Embedded with the Cough against Covid team

Documenting the journey of one partner volunteer as she recorded coughs.
The focus of the study was to determine if the cough sound has Covid-19 signatures.

Mangal is in her early 20s. A few months ago, when the pandemic struck, she was pursuing a postgraduate course in respiratory therapy in Pune, a city close to Mumbai. The college where she was studying closed due to the lockdown. She wanted to pursue an internship but her professors advised against it. “Go home,” they said. Mangal could have done exactly that. She could have gone east and taken an overnight train home to Belgaum, a city on the border of Maharashtra and Karnataka. But she didn’t. She went west. She went to Mumbai. While the country was locking down, she was told about a volunteering opportunity in Mumbai with a not-for-profit called Doctors For You (DFY). She was asked if she would help in participating in a cough study, which was being run by Wadhwani Institute for Artificial Intelligence (Wadhwani AI). The focus of the study was to determine if the cough sound has Covid-19 signatures. If it did, it would help in triaging potential patients faster. It caught her interest and despite the restrictions, she made it to Mumbai. 

In Mumbai, Wadhwani AI and DFY embedded her in an isolation centre. “My first job was to shadow doctors and nurses during the rounds,” she says. This was an important part of the routine. While she did the rounds, she established a rapport with the patients. As time went by, she started to check in on patients, asking them if they ate, if they were given their medications. She even started assisting the hospital staff with intake and the nurses in simple non-medical tasks. What helped was that she had worked in neonatal care before and was used to being around an active contagion. Sometimes she would even suggest different medication to doctors and nurses. 

Working in a Covid ward, however, did scare her sometimes. “Yes, you’re always a little afraid but we were given good PPEs. Also, as soon as I started working there my experience kicked in and I settled down quick,” she says. There were a few scares when she would develop headaches. “I have frequent migraines, so every time I got one, I took some time off,” Mangal says. She got tested a few times as well. She returned negative tests every single time.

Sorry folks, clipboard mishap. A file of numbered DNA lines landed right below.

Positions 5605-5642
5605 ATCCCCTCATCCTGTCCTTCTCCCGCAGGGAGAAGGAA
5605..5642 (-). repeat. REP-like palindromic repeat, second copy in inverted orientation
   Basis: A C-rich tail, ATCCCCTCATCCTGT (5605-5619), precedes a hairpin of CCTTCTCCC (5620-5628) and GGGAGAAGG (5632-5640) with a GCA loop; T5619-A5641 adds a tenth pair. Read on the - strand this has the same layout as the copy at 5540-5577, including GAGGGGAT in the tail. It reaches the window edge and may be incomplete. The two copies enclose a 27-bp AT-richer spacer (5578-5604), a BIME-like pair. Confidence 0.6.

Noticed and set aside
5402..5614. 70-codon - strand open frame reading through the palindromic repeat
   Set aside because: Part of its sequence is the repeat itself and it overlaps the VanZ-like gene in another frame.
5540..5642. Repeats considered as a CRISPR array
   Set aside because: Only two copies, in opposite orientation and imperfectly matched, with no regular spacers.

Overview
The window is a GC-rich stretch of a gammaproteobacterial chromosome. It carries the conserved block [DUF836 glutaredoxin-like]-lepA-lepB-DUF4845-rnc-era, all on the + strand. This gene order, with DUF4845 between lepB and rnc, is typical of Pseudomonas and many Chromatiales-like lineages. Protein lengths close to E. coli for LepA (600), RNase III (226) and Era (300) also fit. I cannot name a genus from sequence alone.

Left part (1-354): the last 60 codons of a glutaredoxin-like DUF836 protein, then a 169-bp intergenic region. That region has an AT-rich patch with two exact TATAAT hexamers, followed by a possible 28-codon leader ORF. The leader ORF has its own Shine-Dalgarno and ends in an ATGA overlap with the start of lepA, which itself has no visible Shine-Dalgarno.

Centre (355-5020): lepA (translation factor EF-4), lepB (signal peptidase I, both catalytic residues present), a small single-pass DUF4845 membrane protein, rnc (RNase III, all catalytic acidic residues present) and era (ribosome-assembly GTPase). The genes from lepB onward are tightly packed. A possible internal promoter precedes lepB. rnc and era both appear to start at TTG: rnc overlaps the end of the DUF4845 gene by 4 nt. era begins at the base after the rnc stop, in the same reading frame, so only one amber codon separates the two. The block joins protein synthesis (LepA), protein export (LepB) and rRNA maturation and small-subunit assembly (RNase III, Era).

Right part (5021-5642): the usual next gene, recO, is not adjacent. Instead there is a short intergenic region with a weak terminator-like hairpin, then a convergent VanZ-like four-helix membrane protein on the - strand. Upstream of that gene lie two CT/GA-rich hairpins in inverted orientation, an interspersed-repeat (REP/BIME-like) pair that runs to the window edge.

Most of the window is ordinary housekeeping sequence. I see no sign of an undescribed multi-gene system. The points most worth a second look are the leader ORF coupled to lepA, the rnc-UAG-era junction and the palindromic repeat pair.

While the doctors, nurses and the patients got used to having her around, DFY and Wadhwani AI were trying to get ethical committee approvals to conduct the study. This was also an important period for Mangal because she was getting used to wearing PPEs almost all throughout the day. She also played another role. She was observing the way the isolation centres were being run and helping program managers at Wadhwani AI set up processes

Recording the coughs

As soon as the approvals came in, Mangal sprung into action. “I would meet the patients after lunch and chat with them about how they were feeling,” she says. After lunch was an important time. The isolation centres were huge and sometimes resources were stretched. Because all patients were kept in isolation, they got lonely. “They liked it when someone came to speak to them,” she says. She would talk to them about Cough against Covid. “I told them that in cities like Mumbai and Delhi, tests were easily available but the virus is spreading into rural areas. Tests there are difficult,” she says. And then she delivered the clincher. “Your cough could save the lives of thousands of people,” she would tell them.

Once the patients agreed, she would lead them to an empty room, seat the patient on a chair facing away from her and record the cough. 

But what if she couldn’t get them to agree to the study. “Nothing. I would never insist. And I would keep checking on them either way,” she says. 

All of this was in the first few months of the data collection phase. Now, Mangal has graduated in her role. She visits multiple centres, spending two days in a week at a single centre. She now also supervises Wadhwani AI’s other data collection coordinators. “I have trained some of them and I advise data collectors on the best practices,” she says. To ascertain that processes are being followed, she makes surprise checks. 

Mangal has come a long way. Her college hasn’t started yet and she has decided she will volunteer with Wadhwani AI and DFY for as long as she can. She’ll probably visit her family another time. 


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